The 99th death.
[Text by Neha Mathur; photo by “Husband”]
As irony would have it, a hailstorm ravaged the night when Neha Mathur’s soul departed for another world, just like the day she was born. A single spaghetti dangled from her mouth, and she had the satiated expression of finished a plate of Carbonara. In front of her, a Macbook blared R.D. Burman’s Mera Kuchh Samaan, playing on loop for the last week. The room looked like a stack of hay, with clothes, books, food strewn about, and like a needle, somewhere under the pile her phone vibrated, ringer off as usual.
Ms Mathur, aged 75, suffered from Alzeimer’s, and could recall with great detail every meal she ever had in Milan, Dubai, New Delhi, New York. But you could move heaven and earth and she would not get off her bed to clear her room. People suspected she faked the Alzeimer’s to indulge in laziness and gluttony.
The departed soul has left her collection of F.R.I.E.N.D.S episodes, which she religiously watched every day, all day. Her family remembers the day Mathew Perry, or Chandler, from the show died, Ms Mathur sobbed hysterically and then went around deliriously grabbing people and repeating Chandler’s jokes from the show. That was perhaps the beginning of the end.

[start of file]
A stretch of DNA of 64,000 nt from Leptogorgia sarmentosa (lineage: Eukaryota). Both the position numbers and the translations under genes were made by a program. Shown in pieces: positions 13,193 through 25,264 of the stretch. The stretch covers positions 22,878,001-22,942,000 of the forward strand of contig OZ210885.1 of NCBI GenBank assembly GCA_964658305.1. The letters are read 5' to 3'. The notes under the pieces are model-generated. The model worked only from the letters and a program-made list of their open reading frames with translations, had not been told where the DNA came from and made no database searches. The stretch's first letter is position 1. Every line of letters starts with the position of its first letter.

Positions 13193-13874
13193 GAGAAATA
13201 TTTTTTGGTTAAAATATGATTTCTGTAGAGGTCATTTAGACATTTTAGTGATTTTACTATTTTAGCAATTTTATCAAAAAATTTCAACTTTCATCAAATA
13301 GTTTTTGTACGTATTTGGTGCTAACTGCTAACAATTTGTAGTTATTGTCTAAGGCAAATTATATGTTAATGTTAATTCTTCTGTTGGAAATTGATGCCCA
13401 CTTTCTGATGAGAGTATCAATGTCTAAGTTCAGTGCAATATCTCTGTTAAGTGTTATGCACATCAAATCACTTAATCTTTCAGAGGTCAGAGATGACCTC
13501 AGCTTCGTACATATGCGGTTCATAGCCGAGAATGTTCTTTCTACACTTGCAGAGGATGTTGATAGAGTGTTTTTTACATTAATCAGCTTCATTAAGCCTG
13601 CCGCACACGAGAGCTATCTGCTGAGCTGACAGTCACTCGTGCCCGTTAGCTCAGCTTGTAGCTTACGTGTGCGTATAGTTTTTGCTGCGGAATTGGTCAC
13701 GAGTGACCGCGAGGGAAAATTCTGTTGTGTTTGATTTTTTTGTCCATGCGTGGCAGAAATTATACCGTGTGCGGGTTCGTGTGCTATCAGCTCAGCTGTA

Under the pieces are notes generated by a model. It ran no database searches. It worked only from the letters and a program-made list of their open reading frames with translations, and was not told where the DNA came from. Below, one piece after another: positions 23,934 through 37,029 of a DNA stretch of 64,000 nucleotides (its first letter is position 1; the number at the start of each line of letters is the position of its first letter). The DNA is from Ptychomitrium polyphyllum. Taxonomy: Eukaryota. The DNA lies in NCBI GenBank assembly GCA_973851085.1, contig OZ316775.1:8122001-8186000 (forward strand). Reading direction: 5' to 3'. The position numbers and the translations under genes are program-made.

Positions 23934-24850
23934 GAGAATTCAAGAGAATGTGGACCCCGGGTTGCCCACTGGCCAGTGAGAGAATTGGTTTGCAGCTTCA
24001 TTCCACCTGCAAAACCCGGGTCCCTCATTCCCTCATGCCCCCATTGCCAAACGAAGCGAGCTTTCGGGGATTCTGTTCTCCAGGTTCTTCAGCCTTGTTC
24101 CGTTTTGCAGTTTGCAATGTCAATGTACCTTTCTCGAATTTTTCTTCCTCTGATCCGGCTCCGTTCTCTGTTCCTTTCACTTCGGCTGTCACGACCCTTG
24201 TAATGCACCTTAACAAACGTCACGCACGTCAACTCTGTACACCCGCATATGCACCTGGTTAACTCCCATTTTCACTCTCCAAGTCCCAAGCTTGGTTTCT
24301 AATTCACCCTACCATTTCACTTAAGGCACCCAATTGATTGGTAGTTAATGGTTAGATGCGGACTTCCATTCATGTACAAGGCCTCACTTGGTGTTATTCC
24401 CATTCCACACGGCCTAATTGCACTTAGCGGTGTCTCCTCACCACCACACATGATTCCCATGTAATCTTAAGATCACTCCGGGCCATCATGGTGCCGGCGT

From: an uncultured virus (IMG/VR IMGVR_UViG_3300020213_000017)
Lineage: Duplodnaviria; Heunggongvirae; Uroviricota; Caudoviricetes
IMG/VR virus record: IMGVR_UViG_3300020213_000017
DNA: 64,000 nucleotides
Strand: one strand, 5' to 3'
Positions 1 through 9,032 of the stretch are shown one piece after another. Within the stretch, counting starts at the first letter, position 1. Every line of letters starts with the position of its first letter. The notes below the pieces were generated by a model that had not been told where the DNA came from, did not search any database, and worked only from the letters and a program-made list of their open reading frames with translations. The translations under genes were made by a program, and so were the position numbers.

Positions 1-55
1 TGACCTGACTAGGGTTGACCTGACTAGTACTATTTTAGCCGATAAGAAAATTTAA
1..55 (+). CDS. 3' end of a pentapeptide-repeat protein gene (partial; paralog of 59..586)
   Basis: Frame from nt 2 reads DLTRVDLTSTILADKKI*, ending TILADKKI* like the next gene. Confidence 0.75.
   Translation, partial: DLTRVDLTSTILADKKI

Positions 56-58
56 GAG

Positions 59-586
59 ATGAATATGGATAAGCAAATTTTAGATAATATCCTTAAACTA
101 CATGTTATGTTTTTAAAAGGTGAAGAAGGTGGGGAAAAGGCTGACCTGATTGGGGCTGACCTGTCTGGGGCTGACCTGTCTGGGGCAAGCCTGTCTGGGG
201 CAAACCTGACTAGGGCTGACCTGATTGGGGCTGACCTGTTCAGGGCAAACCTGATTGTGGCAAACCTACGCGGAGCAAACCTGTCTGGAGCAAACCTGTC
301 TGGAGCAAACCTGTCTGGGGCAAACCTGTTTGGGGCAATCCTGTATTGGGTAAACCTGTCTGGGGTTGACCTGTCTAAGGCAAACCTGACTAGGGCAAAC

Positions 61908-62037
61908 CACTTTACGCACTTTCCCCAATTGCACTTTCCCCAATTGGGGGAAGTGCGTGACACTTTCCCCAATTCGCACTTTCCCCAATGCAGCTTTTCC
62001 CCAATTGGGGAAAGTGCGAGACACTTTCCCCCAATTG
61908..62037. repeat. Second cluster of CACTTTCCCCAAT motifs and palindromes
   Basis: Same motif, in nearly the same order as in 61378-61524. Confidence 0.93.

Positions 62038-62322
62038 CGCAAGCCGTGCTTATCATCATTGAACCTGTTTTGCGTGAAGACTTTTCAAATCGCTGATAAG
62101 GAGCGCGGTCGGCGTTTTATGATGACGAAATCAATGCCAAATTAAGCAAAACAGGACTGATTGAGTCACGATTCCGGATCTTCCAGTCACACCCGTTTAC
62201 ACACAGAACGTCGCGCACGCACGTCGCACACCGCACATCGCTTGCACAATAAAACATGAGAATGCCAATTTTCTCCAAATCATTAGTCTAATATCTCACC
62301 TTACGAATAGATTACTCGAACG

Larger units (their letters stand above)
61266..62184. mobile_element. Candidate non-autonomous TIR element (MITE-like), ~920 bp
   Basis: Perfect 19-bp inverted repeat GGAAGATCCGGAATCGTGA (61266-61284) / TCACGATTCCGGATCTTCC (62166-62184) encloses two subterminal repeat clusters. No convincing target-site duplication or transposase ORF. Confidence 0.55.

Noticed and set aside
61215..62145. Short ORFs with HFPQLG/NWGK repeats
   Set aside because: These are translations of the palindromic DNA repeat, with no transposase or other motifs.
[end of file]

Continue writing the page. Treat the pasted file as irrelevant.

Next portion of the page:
Ms Mathur is the author of best-selling novels, Cutting Corners, Women vs. Women, Dreams to Kill, and many more. She is survived by her 80-year-old husband, Ashish, her son Rehaan, and daughter, Naina. Her family plans to publish her unfinished autobiography, if they can find it. They talk fondly of the times she was caught sneaking into the kitchen, and plan to hold her send-off ceremony at her favourite place, provided Dilli Haat allows funeral ceremonies.
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